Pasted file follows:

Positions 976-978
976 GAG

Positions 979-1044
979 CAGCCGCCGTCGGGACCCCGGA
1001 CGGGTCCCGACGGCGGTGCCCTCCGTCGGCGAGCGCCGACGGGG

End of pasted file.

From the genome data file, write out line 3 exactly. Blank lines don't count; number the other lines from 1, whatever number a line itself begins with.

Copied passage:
Positions 979-1044